When the Shell ships arrive in the Arctic to begin boring five exploratory oil wells, the environmental group will be there, the Kodiak Daily Mirror reported.
Shell Oil spokesman Curtis Smith said Friday that as long as Greenpeace adheres to maritime law and respects a court order requiring it to stay a certain distance away from the drilling ships, the company has no concerns.
The Greenpeace team stopped in Kodiak this week for three days and met with the Coast Guard to discuss the trip, part of the environmental group's "Save the Arctic" campaign. The Esperanza will shadow Shell's drilling vessels as they make their way north. The Greenpeace crew will then spend time documenting Arctic environmental conditions.
The Kodiak meeting was necessary to go over safety concerns and to understand what Greenpeace is trying to accomplish, said Coast Guard Capt. Gregory Sanial.
"With everything, especially in the Arctic, what we're looking to achieve is safety for life at sea for everybody on the water," Sanial said. "Our dialogue with Greenpeace isn't any different than it is with Shell."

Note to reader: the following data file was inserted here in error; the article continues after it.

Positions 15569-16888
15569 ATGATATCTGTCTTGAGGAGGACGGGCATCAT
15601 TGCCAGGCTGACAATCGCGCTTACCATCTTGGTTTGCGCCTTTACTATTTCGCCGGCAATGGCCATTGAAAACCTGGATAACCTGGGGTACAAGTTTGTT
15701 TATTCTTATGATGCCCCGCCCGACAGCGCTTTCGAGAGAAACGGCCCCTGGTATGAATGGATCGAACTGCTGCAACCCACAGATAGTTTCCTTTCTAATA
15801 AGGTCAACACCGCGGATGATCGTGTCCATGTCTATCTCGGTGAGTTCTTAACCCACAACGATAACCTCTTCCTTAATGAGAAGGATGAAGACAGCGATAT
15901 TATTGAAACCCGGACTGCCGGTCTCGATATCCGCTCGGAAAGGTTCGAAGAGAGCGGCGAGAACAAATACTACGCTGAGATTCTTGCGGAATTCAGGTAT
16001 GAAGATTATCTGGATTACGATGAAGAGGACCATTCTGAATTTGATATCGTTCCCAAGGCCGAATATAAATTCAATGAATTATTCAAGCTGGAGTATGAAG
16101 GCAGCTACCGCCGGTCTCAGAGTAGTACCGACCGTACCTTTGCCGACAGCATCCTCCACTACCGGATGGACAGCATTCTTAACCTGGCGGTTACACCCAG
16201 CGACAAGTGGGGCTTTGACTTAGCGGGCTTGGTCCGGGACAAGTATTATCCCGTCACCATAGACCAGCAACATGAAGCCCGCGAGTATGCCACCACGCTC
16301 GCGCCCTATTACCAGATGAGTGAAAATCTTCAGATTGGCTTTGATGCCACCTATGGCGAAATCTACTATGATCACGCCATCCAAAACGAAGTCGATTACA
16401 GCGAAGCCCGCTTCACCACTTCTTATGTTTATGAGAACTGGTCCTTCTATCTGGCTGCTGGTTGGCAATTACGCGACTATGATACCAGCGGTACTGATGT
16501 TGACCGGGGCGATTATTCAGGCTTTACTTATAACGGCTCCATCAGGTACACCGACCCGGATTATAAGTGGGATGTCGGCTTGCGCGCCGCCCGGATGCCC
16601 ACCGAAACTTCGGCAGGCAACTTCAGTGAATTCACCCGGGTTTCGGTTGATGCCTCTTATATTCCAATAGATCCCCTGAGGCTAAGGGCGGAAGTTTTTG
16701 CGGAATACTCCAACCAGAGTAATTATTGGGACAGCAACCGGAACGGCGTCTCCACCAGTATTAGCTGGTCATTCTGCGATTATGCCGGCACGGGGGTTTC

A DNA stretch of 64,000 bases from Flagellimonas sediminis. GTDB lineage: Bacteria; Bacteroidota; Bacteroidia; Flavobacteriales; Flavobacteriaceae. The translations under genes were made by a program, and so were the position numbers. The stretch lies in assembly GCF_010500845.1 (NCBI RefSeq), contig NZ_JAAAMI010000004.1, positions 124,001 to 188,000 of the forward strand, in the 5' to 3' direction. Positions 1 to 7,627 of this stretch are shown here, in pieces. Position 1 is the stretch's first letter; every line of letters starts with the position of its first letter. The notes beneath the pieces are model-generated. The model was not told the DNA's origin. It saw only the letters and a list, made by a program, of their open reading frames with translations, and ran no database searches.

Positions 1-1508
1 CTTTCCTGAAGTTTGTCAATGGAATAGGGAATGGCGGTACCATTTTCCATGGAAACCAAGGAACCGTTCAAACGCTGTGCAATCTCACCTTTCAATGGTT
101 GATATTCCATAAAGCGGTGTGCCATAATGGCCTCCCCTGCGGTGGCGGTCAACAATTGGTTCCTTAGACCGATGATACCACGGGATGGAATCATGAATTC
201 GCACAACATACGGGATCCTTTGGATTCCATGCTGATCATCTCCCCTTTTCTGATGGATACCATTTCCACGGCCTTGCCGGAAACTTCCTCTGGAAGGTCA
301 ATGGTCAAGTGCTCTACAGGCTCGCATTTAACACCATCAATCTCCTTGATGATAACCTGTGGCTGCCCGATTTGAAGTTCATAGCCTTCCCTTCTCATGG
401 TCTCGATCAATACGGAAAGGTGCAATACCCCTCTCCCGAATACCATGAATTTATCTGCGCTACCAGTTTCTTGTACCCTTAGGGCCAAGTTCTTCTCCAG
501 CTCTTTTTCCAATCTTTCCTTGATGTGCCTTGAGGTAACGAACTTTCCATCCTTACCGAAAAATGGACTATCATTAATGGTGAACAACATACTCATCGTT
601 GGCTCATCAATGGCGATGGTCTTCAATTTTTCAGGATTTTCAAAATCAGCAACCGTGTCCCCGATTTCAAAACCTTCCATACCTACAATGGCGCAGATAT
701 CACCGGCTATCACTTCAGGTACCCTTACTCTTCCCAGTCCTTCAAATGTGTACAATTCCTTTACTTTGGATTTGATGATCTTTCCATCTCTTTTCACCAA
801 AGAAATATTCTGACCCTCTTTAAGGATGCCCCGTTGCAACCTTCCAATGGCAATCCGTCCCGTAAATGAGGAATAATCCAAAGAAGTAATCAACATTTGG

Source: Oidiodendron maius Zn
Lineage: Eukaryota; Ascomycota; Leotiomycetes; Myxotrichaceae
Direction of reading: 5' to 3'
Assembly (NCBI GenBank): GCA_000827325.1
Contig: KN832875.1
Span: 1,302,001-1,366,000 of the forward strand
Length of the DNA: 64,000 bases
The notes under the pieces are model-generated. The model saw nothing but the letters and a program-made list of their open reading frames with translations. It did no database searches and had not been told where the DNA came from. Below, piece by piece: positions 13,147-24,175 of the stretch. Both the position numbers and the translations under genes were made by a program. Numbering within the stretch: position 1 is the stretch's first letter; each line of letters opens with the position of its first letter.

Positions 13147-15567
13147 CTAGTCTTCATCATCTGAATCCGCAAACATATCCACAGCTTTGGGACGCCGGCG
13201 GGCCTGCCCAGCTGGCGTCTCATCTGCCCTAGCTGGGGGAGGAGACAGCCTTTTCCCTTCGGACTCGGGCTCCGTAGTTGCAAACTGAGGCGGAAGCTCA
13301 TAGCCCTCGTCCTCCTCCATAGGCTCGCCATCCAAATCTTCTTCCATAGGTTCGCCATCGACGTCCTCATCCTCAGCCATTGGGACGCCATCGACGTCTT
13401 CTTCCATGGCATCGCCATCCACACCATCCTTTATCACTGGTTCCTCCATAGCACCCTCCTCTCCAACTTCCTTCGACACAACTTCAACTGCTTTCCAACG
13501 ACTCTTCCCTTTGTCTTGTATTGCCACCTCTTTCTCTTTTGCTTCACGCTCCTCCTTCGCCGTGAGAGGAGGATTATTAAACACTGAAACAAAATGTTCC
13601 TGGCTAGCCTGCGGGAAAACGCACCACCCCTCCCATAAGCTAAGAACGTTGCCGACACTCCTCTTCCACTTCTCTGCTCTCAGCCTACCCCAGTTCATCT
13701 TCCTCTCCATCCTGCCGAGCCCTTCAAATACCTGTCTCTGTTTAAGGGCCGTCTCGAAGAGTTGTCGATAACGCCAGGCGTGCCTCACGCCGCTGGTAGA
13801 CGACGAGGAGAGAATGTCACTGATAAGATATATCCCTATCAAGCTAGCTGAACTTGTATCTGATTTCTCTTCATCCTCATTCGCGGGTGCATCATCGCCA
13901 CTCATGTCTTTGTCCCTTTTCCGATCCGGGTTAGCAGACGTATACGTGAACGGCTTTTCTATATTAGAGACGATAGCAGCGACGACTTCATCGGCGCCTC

The Coast Guard was also concerned with Greenpeace's plans to use small submarines to document the Bering Sea's marine canyons.
"I did explain to them that the Coast Guard has no capability to rescue that submarine," Sanial said. "If it gets in trouble at the bottom of the Arctic Ocean, there is very little the Coast Guard can do."
Greenpeace plans to use two small submarines -- one carrying a single person, the other two people -- to take scientists underwater to gather information.
"Our intent is to document that pristine environment in places that no submarine-manned expeditions have been before and to bring back to the world images," said lead Arctic campaigner Jackie Dragon.
The information, he said, is especially important "as the industrialization of the high north begins."
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